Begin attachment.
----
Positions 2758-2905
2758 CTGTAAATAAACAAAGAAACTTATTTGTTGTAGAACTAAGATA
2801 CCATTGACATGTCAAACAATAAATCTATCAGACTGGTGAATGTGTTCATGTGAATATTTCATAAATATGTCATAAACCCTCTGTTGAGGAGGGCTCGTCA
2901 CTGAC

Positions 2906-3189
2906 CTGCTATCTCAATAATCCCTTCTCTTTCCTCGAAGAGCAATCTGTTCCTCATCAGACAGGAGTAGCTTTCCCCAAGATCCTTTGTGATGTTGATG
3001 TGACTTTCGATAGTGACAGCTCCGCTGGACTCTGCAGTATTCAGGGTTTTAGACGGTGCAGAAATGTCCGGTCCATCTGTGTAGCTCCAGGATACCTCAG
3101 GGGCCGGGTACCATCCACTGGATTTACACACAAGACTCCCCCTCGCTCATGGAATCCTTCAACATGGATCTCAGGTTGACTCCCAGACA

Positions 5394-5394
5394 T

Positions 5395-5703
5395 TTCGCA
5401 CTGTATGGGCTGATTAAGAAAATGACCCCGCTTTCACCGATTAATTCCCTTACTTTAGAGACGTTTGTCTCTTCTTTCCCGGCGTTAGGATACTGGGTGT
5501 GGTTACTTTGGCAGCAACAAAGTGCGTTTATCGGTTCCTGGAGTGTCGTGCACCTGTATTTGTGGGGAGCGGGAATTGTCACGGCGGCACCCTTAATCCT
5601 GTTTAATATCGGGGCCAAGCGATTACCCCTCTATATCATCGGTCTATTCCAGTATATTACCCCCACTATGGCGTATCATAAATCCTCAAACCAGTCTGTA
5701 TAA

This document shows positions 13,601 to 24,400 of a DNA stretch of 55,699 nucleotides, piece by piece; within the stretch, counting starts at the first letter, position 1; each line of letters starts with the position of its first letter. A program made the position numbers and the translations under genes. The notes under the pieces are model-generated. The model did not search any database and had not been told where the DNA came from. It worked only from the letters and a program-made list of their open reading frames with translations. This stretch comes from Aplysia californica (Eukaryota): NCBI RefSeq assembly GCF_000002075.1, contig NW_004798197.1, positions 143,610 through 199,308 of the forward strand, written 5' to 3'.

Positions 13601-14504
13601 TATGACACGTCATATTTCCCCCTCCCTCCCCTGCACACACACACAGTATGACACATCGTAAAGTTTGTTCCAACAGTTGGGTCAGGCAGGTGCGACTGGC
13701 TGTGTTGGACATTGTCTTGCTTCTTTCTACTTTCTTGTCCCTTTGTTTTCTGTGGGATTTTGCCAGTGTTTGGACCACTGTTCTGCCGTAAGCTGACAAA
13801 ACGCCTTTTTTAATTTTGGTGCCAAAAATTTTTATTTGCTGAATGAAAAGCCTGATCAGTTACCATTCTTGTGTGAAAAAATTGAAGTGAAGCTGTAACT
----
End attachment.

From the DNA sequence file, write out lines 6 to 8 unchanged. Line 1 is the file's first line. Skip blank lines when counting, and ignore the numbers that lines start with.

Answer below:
2906 CTGCTATCTCAATAATCCCTTCTCTTTCCTCGAAGAGCAATCTGTTCCTCATCAGACAGGAGTAGCTTTCCCCAAGATCCTTTGTGATGTTGATG
3001 TGACTTTCGATAGTGACAGCTCCGCTGGACTCTGCAGTATTCAGGGTTTTAGACGGTGCAGAAATGTCCGGTCCATCTGTGTAGCTCCAGGATACCTCAG
3101 GGGCCGGGTACCATCCACTGGATTTACACACAAGACTCCCCCTCGCTCATGGAATCCTTCAACATGGATCTCAGGTTGACTCCCAGACA